4. Who are some of the comic book artists who inspired you to start drawing in the first place, and which current artists are you following these days?

Well, all the artists  that I worked with down in Florida during the CrossGen years really set me along the path and I still count myself lucky to get that face to face training ( even if the place was insane). From there it was a wide variety of artists, from  Charest to Hitch, Moebius to Otomo and more and more than I have the time to list. And of course there is an even wider field of art out there, not wrapped up in the commercial needs of comics that is always a huge inspiration. It's always interesting to see art that is divorced from commerce content wise, because it's so full of experiment and accident, and those things are essential to artistic growth.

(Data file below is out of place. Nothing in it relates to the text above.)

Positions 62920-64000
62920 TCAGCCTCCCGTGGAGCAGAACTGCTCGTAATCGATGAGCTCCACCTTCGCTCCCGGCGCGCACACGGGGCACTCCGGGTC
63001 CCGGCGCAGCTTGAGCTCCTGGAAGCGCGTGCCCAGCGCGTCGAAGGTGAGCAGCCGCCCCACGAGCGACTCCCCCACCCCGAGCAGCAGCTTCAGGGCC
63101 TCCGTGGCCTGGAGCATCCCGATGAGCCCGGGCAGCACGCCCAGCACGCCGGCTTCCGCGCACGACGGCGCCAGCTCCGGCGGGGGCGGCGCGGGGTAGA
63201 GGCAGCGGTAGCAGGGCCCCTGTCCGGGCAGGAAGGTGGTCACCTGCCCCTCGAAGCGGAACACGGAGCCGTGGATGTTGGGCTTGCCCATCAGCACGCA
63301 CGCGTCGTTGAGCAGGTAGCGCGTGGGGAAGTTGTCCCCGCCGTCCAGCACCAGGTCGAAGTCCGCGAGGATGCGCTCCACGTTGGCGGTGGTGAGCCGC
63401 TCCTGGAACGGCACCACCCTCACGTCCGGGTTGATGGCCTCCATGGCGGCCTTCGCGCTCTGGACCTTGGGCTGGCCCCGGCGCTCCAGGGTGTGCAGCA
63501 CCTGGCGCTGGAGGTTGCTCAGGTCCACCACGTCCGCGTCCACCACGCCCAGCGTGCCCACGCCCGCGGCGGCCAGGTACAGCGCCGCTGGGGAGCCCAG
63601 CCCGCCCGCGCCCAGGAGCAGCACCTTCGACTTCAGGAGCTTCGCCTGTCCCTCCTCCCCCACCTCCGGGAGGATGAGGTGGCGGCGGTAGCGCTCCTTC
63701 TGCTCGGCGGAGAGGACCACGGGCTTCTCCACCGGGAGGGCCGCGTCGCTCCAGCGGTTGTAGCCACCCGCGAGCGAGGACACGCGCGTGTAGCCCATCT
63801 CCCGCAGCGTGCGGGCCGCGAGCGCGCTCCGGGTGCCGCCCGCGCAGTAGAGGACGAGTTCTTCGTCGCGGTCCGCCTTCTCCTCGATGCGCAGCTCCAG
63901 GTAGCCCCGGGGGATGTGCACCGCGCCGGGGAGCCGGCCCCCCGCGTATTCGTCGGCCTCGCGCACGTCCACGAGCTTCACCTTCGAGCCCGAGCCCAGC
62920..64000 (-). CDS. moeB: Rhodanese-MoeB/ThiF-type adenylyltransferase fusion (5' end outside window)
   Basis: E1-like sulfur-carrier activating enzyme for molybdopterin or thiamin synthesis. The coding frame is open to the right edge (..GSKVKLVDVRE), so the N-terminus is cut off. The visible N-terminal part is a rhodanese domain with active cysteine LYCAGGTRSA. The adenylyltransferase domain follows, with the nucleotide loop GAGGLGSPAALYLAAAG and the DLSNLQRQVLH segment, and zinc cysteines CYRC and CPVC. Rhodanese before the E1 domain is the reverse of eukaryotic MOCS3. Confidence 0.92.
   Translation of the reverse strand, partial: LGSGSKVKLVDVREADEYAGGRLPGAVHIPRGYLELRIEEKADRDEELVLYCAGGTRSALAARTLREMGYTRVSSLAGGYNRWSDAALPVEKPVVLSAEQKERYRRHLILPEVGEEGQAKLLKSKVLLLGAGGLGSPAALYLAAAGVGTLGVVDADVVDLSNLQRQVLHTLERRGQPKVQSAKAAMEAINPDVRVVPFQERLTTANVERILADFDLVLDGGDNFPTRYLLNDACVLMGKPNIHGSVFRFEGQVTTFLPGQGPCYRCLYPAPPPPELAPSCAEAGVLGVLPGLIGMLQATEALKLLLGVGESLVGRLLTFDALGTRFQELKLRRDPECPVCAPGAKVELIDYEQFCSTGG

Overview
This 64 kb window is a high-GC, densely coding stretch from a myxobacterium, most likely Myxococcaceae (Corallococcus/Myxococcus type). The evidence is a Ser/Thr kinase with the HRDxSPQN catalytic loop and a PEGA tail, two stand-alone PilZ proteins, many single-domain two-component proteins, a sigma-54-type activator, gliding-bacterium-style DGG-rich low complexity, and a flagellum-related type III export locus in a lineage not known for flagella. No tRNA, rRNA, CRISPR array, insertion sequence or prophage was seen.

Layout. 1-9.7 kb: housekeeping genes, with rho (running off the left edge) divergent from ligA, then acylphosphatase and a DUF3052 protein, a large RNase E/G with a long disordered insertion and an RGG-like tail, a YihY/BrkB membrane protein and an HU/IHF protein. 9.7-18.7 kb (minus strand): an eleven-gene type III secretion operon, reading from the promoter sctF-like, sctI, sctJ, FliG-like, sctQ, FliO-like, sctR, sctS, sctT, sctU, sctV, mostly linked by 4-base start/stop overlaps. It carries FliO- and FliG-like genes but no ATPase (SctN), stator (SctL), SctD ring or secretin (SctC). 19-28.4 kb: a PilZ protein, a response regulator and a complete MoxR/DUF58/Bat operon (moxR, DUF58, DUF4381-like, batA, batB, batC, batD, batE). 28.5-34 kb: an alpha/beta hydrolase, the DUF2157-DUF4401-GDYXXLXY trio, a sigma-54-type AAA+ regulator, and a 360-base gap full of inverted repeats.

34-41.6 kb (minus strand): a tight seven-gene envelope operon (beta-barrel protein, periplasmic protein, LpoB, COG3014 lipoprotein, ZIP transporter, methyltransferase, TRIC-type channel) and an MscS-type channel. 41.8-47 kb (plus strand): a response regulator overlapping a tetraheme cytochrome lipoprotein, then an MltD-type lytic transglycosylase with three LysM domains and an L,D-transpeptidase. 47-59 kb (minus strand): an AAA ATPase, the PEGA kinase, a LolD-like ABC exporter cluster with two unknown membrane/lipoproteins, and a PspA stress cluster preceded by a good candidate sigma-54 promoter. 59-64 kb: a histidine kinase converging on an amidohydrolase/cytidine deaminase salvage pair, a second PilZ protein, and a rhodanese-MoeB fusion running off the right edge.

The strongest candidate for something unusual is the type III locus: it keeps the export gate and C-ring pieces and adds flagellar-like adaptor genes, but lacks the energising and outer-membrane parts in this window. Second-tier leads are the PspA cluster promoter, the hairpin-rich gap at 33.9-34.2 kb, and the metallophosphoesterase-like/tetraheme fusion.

5. Old Man Logan is wrapping up over the next few months. Can you tell us anything about what you’re doing next, or have you even thought that far ahead yet?

 Mark Millar and I are kicking around a few things, but it's too early to really get into any specifics, sorry. I am looking forward to pushing my art around in different ways and I am starting to make a more conscious effort to play around with different looks lest folks ( and myself!)  start to get bored of the same old thing from me.